Friday, May 05, 2006

Storytelling with Stock Charts

With all the talk about stock listings in newspapers recently, I'm surprised I haven't seen more talk about what Google's done with their stocks. I must confess, I'm in the throes of a big crush on Google Finance.

I've always thought of stock charts as powerful instant stories -- clear, stark depictions of our fortunes rising and falling over time. I like our Financial Content stock charts very much. They're clean, pretty, straightforward, and packed with information. I wish the charts also graphed the volume of trading alongside the price, but that's a quibble.

But the storytelling award in this department has to go to Google. Check out a chart on Google Finance. Run your mouse over it, to see the exact fluctuations in price and volume from day to day. Use the upper map to zoom in and out, and watch how the story changes as the scope of time contracts and expands. Play the story backwards by dragging the chart to the left.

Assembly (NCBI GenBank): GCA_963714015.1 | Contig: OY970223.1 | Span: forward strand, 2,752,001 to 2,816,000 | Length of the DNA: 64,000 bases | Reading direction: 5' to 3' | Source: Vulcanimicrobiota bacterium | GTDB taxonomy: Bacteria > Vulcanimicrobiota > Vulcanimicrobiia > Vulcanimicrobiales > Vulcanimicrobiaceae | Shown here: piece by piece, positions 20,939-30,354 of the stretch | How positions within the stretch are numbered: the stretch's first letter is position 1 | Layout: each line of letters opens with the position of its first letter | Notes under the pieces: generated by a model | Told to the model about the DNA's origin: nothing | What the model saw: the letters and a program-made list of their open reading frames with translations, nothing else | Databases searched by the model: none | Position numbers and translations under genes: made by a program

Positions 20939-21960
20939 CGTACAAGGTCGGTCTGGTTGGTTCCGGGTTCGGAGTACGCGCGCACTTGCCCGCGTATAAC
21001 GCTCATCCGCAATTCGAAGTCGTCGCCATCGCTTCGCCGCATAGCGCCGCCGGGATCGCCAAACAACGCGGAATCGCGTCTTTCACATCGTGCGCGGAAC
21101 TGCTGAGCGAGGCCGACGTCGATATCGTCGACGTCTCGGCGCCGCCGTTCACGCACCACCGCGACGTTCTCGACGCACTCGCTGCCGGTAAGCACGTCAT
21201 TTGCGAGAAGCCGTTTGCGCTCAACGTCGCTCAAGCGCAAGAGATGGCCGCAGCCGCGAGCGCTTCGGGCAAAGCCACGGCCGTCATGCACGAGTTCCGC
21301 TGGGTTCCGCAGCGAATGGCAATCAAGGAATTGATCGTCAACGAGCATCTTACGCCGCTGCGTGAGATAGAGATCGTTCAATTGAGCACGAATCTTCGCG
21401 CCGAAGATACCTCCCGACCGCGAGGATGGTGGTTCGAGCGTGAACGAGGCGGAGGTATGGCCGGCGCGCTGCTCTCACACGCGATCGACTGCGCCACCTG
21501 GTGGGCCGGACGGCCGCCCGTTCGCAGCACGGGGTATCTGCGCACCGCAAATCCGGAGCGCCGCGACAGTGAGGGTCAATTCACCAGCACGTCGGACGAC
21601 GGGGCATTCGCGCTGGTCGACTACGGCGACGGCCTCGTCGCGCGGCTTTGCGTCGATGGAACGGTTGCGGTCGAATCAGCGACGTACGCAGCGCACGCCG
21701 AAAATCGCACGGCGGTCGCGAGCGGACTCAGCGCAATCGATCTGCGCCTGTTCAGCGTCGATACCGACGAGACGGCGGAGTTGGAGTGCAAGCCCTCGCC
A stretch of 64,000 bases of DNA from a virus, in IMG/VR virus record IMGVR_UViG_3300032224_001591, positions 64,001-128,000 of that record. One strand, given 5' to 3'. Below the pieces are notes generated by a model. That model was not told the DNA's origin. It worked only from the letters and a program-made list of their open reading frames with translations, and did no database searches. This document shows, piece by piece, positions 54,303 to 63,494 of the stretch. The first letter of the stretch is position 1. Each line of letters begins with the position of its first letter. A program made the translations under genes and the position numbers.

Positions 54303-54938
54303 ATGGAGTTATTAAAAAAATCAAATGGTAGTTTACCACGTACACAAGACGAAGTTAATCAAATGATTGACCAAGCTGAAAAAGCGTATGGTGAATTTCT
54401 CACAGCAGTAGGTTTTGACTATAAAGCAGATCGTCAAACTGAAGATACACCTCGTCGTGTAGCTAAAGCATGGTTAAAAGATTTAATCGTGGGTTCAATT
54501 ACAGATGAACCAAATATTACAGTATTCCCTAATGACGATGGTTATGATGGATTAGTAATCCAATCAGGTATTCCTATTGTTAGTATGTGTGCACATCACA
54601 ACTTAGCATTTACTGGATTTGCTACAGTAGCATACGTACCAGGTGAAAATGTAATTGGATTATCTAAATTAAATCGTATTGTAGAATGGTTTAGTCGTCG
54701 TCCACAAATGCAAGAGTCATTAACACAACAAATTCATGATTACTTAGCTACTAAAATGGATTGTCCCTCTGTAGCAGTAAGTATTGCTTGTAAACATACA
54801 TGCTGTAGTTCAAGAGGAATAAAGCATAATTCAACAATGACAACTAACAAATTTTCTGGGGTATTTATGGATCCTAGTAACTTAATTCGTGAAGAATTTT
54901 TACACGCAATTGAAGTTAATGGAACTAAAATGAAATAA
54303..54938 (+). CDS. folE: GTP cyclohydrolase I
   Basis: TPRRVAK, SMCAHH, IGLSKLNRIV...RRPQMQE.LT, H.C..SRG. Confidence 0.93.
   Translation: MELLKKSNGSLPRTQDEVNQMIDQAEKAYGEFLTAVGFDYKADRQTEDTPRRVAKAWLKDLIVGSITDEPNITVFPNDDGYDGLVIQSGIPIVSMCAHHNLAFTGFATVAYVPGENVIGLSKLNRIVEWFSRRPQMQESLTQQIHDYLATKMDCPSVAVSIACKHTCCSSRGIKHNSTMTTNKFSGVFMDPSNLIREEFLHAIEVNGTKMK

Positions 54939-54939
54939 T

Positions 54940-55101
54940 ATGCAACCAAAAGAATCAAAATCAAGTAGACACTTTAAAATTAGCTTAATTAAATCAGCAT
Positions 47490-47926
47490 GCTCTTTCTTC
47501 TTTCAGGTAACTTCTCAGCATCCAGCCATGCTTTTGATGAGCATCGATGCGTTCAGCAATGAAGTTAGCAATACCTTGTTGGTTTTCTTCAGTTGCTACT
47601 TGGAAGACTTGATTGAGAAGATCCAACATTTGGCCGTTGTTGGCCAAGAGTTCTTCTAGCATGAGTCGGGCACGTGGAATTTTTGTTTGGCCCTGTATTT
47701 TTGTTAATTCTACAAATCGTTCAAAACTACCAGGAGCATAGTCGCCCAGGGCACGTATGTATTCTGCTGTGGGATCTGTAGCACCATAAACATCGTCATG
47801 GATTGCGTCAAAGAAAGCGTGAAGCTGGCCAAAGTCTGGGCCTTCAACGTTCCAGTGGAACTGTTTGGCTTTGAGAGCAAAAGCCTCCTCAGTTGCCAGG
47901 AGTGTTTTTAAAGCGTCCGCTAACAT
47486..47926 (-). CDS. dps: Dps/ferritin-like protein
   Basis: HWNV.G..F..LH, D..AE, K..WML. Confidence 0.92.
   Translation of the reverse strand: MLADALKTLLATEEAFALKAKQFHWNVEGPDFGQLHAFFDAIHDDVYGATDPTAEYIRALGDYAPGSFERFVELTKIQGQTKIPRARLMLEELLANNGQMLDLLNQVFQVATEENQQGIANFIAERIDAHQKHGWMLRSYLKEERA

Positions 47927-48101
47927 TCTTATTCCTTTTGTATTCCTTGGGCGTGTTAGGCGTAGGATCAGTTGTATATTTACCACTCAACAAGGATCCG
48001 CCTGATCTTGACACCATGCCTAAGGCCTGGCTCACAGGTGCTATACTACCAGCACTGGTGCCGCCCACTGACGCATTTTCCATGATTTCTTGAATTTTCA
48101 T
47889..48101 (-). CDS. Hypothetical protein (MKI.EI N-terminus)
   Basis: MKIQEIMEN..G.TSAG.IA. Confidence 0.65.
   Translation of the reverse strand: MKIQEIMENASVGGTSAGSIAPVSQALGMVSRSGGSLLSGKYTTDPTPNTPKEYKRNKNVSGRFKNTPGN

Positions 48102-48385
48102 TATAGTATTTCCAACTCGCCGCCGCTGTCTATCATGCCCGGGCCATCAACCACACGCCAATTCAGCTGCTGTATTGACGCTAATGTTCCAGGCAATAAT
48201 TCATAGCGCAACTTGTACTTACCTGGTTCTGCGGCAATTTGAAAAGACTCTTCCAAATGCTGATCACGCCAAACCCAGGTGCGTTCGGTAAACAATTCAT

And my favorite part: click on one of the letters hovering atop the map to see the corresponding news story. There's still a role for writing and analysis here, but that role becomes much more powerful and resonant when it's connected with three miniscule bits of data -- price, volume and time -- in a beautifully-designed interface.


  1. In your opinion, Matt, would it be practical/worthwhile for us to duplicate this kind of effort for use on our sites?


  2. This kind of effort, yes. This effort specifically? No. I do think it would be worth trying to cultivate the sort of technological resources in-house that would let us reverse-engineer something like this. But the technology isn't the big draw. Draggable Flash stock chart? Meh, not a big deal.

    The biggest innovation here seems to me to be in reimagining the story form of the stock chart. Someone at Google said, "Hey, wouldn't it be cool if we mashed up this XML feed of stock prices and volume of trading over time with this feed of related news stories?" Having the technical resources to follow through on that thought is step 2, but having the thought itself is the primary value, I think.